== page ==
As an MMA enthusiast and part-time MMA journalist, I had plenty of awareness of
the man they called “The Crippler.” Yet, prior to writing this book, I had only
interacted with him once, during a brief handshake meeting when I was in Vegas
Author: Chris Leben
Publisher: Simon and Schuster
It takes a certain kind of person to stand out from other mixed martial arts fighters as both a wild man and a rock star. Chris Leben, otherwise known as “The Crippler,” is that kind of person. His reputation started on the inaugural season of The Ultimate Fighter, a reality show where hopeful fighters vie for a UFC contract and a path to greatness. The world saw an out-of-control brawler with a penchant for destruction. But that was only half the story. From the slums of northwest Oregon, Leben has spent a lifetime coping with deep scars left by an absent father and ever-present struggles with alcoholism and drug abuse. He’s been in jail eleven times, including for going AWOL. During his ten-year career in ultimate fighting, Leben became one of the most recognized figures in the sport, enthralling audiences around the world with his wild, headfirst style of fighting as he took on some of the world’s best fighters, including Anderson Silva, Yoshihiro Akiyama, and Wanderlei Silva. The Crippler is not just an exciting account of his rise to prominence within the UFC; it’s the incredible story of a renowned wild man dealing with his personal demons and learning that the toughest opponent is always yourself.
“That is what I've been looking for,” the crippler exults. Next, three African-
American children appear playing outside a tenement. “As you probably know,”
the voice of the shadow whispers, “I am very fond of children, especially little
Author: John Marsh
Publisher: Oxford University Press, USA
The Emotional Life of the Great Depression documents how Americans responded emotionally to the crisis of the Great Depression. Unlike most books about the 1930s, which focus almost exclusively on the despair of the American people during the decade, this volume explores the 1930s through other, equally essential emotions: righteousness, panic, fear, awe, love, and hope. In expanding the canon of Great Depression emotions, the book draws on an eclectic archive of sources, including the ravings of a would-be presidential assassin, stock market investment handbooks, a Cleveland serial murder case, Jesse Owens's record-setting long jump at the 1936 Berlin Olympics, King Edward VIII's abdication from his throne to marry a twice-divorced American woman, and the founding of Alcoholics Anonymous. In concert with these, it offers new readings of the imaginative literature of the period, from obscure Christian apocalyptic novels and H.P. Lovecraft short stories to classics like John Steinbeck's The Grapes of Wrath and Richard Wright's Native Son. The result is a new take on the Great Depression, one that emphasizes its major events (the stock market crash, unemployment, the passage of the Social Security Act) but also, and perhaps even more so, its sensibilities, its structures of feeling.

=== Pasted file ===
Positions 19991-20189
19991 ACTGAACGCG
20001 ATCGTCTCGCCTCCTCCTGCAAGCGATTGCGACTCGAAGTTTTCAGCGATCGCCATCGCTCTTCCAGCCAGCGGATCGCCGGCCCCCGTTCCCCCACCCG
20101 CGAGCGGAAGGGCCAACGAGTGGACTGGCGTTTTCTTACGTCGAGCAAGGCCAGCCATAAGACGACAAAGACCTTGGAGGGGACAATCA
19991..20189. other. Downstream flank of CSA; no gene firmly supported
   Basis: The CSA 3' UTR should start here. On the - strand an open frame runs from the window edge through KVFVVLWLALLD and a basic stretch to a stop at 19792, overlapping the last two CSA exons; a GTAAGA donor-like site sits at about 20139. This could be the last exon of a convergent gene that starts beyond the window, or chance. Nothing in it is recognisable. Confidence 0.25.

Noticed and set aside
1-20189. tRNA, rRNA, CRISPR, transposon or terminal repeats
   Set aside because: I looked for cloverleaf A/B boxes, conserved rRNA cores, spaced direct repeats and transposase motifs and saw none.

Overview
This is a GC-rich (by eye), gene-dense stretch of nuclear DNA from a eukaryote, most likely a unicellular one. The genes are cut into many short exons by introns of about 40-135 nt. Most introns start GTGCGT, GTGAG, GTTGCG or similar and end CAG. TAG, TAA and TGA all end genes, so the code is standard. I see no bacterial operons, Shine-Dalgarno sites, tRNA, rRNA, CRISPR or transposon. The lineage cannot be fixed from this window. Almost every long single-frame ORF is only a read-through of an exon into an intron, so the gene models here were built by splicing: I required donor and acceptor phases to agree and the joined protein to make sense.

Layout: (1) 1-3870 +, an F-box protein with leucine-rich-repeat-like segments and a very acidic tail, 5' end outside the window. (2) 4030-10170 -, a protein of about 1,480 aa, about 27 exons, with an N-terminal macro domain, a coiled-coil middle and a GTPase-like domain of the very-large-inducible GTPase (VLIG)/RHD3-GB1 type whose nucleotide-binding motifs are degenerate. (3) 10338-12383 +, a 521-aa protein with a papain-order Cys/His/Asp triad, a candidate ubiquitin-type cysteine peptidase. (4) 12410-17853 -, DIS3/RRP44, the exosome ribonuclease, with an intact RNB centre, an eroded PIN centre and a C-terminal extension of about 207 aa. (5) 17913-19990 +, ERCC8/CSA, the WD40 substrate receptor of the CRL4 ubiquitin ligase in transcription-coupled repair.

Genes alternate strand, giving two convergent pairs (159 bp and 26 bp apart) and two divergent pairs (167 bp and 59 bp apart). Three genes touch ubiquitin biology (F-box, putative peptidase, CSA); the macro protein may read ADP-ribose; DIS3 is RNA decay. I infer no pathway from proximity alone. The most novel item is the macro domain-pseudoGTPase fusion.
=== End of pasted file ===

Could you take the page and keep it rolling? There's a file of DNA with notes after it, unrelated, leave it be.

In a famous (or infamous) short produced by the March of Dimes called The
Crippler unsuspecting children were abducted by polio, who lurked as a
menacing shadow—infantile paralysis was a molester at the playground's edge.
My parents ...
Author: Stephen Kuusisto
Publisher: Simon & Schuster
In a lyrical love letter to guide dogs everywhere, a blind poet shares his delightful story of how a guide dog changed his life and helped him discover a newfound appreciation for travel and independence. Stephen Kuusisto was born legally blind—but he was also raised in the 1950s and taught to deny his blindness in order to "pass" as sighted. Stephen attended public school, rode a bike, and read books pressed right up against his nose. As an adult, he coped with his limited vision by becoming a professor in a small college town, memorizing routes for all of the places he needed to be. Then, at the age of thirty-eight, he was laid off. With no other job opportunities in his vicinity, he would have to travel to find work. This is how he found himself at Guiding Eyes, paired with a Labrador named Corky. In this vivid and lyrical memoir, Stephen Kuusisto recounts how an incredible partnership with a guide dog changed his life and the heart-stopping, wondrous adventure that began for him in midlife. Profound and deeply moving, this is a spiritual journey, the story of discovering that life with a guide dog is both a method and a state of mind.